It matters because not everyone can avail themselves of traditional methods of reading. Whether it be because of physical reasons, or because, simply, they never learned to read. I know that this might be a shocking thought, that we live in the 21st century and there are still people out there who for whatever reason still don’t have this most basic of human rights. Audio matters because we can still give people the opportunity to visit these authors worlds and lift the words from the page and make them real.

My own jump from listener to producer came in 2009. I was casting about looking for online audio dramas, when I came across Brokensea.com whose extensive catalogue was impressive to say the least. I devoured their catalogue and loved it so much that I got in touch with them about I could get involved and have a go. They gave me an audition to do, using a really crappy mic that I had lying around and picked up a role, and then another, and another and I was soon being cast in things without even having to audition any more. After a little while it became apparent that I had a little talent for both the acting side of things and the post production of shows and in 2011 I took over mixing duties for Doctor Despicables Chamber of Cinema, a short podcast that compares horror movies of similar flavours, decides which one was the worst, then offing a member of the production team. I once had to create a sound effect that created one of the rottweilers from The Omen, firing lasers from it’s eyes and spinning saw blades from it’s mouth! Good times!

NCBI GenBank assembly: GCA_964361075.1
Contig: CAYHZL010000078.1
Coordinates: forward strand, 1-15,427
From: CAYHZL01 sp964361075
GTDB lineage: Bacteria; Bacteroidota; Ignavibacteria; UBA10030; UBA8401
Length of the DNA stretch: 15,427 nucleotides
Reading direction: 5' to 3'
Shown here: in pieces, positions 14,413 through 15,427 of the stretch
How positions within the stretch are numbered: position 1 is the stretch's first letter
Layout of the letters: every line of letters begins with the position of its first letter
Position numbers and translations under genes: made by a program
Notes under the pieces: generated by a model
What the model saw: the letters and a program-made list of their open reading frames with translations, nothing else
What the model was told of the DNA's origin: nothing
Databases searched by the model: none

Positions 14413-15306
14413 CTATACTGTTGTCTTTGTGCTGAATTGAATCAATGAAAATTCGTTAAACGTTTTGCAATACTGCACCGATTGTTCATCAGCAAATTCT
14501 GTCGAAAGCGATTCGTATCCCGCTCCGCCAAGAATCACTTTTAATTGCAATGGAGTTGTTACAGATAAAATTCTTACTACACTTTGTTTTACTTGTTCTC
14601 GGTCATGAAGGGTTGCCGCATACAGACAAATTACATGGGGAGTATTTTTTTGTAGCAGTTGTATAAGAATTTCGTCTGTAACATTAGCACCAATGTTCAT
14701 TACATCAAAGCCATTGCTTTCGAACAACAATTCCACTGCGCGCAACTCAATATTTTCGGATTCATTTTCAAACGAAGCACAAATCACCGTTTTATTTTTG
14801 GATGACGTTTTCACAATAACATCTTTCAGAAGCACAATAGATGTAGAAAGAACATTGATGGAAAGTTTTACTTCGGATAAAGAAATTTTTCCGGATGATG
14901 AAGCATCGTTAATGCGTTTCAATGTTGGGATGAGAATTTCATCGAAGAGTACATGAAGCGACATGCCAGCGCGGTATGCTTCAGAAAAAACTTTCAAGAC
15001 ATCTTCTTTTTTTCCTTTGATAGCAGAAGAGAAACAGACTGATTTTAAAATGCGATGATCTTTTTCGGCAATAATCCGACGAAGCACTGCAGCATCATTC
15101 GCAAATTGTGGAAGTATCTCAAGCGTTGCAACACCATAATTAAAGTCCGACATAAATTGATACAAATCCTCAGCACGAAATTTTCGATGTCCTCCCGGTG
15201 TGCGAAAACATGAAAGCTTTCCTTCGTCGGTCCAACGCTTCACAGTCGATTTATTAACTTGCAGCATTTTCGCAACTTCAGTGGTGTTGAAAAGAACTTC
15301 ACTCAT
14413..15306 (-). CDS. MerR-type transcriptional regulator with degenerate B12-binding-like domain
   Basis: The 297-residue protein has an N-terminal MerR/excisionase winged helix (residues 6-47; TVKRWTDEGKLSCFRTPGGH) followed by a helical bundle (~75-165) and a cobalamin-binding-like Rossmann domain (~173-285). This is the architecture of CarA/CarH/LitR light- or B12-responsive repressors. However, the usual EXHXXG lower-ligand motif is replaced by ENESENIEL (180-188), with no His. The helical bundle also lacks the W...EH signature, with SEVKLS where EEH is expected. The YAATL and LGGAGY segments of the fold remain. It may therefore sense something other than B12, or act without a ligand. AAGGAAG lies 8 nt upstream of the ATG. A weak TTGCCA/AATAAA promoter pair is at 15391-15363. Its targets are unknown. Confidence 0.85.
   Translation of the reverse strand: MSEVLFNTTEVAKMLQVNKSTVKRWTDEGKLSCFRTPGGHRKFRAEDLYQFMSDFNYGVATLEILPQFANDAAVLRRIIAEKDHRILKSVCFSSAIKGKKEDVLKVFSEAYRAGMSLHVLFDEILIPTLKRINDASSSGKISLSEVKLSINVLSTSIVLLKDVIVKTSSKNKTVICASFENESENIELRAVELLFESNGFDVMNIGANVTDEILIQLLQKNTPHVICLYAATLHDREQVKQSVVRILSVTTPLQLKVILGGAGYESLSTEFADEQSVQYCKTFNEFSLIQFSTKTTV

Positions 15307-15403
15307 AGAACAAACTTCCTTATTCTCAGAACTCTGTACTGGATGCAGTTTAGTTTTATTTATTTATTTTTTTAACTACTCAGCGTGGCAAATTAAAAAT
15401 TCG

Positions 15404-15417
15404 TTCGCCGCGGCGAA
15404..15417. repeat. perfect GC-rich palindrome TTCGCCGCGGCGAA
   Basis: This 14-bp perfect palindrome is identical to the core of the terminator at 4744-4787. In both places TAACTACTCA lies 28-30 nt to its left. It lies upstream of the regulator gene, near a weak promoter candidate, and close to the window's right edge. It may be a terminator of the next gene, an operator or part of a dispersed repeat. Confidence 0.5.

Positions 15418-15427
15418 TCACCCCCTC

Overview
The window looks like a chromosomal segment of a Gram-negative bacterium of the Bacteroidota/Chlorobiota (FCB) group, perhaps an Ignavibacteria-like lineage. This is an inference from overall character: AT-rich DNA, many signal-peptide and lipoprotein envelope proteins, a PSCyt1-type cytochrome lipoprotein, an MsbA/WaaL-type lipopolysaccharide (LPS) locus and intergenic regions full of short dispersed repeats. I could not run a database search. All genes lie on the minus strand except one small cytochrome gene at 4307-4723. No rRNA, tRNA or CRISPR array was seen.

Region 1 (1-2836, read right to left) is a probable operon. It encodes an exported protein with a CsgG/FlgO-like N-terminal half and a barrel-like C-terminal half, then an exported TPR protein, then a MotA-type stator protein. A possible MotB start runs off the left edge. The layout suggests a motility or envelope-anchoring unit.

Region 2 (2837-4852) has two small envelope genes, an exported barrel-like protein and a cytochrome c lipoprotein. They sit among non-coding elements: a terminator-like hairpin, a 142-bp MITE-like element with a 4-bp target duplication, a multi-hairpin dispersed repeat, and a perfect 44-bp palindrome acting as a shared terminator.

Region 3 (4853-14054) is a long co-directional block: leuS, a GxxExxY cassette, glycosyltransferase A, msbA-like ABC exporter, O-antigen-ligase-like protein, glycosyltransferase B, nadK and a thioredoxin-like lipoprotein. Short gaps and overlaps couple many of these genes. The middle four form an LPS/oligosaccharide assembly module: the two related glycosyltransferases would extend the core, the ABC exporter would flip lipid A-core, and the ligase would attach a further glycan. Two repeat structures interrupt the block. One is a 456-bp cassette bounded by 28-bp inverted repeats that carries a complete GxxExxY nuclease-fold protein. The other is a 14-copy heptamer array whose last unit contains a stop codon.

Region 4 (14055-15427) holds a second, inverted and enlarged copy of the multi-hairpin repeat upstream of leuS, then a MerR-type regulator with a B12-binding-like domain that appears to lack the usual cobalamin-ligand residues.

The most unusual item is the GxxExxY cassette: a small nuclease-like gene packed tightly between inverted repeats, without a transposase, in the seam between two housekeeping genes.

Somewhere along the way though, audiobooks found me again and I was given the opportunity to start producing actual audiobooks for a small press. I did post production on three books and I decided that I was going to take the chance and start narrating myself.

It’s now 2016, I have 25 audiobook credits to my name with at least 16 titles due so far this year. I’m audible approved and have earned the moniker of ‘The Voice Of Your Nightmares’ due to my specialising in the horror genre. That’s not to say that horror is all that I am, I do have books out in other genres, but horror is where my black heart gravitates to.

The 39 year old me says “Audiobooks made me”

The 5 year old me says “Pass Another CD”

Chris Barnes is an Audio Book narrator and producer from Scotland. He has narrated several horror genre novels and is the voice of the High Moor series. You can usually find him in a small soundproofed cupboard finding new ways to terrify audiences. You can find me on:
Facebook ~ Twitter ~ Blog ~ ACX ~ Audible

Chris Barnes

Mar 8, 2016 | Posted by in Uncategorized | Comments Off on Tuesday Takeover: Why Audiobooks Matter by Chris Barnes